U.S. and Japan reach deal to end Trump-era steel tariffs
The U.S. and Japan on Monday announced an agreement that will end steel tariffs imposed by former President Trump.
State of play: The U.S. remove the 25% tariff for a limited amount of steel products, specifically 1.25 million pounds, coming in from Japan, according to senior U.S. Trade Representative and Department of Commerce officials.
- As part of the deal, "Japan has committed to take concrete actions to fight against excess capacity and steel," per senior USTR and Commerce Department officials.
- The deal does not cover aluminum imports, which are still subject to a 10% tariff. Japanese officials chose not to include aluminum in the agreement.
- The agreement will become effective on April 1.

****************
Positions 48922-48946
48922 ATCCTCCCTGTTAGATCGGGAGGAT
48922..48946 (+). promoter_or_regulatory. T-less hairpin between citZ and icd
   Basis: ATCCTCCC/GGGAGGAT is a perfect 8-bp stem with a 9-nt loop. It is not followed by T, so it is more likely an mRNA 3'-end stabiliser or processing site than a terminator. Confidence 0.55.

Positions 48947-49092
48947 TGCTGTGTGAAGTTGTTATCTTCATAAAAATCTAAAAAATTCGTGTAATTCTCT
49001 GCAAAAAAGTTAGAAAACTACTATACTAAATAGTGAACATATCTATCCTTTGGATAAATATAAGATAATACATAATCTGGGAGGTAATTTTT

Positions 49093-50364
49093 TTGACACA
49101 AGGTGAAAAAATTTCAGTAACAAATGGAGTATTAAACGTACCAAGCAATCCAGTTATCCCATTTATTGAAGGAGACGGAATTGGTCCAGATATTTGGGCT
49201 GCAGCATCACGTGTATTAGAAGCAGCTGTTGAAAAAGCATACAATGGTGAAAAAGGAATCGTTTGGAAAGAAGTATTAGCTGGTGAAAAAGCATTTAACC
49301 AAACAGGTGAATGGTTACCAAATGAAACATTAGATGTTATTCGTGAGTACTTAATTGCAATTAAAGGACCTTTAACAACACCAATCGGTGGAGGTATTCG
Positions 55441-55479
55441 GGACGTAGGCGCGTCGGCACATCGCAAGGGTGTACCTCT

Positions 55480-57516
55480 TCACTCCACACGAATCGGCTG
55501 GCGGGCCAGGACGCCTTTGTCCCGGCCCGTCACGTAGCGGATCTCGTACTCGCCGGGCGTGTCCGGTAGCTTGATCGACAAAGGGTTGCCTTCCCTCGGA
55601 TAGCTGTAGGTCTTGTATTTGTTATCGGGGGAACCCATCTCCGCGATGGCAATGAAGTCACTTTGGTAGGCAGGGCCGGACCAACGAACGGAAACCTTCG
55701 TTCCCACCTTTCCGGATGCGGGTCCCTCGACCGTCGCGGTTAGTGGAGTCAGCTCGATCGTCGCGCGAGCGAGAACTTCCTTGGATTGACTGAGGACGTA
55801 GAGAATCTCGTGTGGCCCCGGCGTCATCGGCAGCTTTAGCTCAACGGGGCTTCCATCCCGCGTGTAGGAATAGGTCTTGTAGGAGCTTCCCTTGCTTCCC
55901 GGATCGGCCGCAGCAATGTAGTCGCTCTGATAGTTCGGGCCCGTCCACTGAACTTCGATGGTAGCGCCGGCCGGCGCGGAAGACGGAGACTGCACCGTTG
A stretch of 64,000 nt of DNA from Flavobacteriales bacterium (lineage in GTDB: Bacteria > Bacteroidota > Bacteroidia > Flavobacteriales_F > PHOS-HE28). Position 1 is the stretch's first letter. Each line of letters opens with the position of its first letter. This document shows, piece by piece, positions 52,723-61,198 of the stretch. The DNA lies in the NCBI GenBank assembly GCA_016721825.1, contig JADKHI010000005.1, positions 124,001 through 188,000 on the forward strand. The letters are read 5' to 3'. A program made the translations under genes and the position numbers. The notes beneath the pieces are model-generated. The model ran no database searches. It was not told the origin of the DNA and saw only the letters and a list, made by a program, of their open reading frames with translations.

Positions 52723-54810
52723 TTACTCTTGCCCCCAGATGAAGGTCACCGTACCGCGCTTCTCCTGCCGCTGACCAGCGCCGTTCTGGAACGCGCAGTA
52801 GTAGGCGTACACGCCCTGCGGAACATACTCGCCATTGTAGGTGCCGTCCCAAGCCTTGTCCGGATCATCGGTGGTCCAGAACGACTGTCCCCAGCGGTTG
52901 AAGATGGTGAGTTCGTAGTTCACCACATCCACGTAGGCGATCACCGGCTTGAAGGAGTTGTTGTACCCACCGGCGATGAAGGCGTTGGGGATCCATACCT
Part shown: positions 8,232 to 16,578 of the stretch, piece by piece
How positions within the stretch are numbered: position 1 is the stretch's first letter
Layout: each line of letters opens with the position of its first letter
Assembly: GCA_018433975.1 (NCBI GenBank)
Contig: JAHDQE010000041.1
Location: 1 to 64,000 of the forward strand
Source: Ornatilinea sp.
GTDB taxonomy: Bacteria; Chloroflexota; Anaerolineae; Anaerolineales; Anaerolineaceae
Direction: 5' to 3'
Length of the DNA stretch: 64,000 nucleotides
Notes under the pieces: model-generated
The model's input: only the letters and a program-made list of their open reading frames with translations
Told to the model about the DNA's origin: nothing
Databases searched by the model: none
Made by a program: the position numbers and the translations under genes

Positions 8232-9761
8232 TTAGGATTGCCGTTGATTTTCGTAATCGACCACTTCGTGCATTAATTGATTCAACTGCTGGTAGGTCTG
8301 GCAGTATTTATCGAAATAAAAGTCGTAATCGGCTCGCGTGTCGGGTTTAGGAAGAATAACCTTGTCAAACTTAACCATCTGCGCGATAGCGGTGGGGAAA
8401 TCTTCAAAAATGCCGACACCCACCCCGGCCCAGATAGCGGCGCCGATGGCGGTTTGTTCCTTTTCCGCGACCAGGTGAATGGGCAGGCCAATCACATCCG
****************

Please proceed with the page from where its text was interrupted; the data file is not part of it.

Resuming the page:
What they're saying: Commerce Secretary Gina Raimondo said in a statement the deal "will strengthen America’s steel industry and ensure its workforce stays competitive, while also providing more access to cheaper steel and addressing a major irritant between the United States and Japan, one of our most important allies."
“Today’s announcement builds on the deal we struck with the EU and will further help us rebuild relationships with our allies around the world as we work to fight against China’s unfair trade practices and create a more competitive global economy for America’s families, businesses and workers."— Commerce Secretary Gina Raimondo
Flashback: The Trump administration in 2018 imposed the tariffs on steel and aluminum from several areas, including the European Union and Asia, claiming that the foreign products were a threat to U.S. national security.
Catch up fast: The U.S. attempted to resolve the dispute with Japan in December, but Japanese officials did not agree to the deal and instead looked for the tariffs to be completely abolished, Bloomberg reports.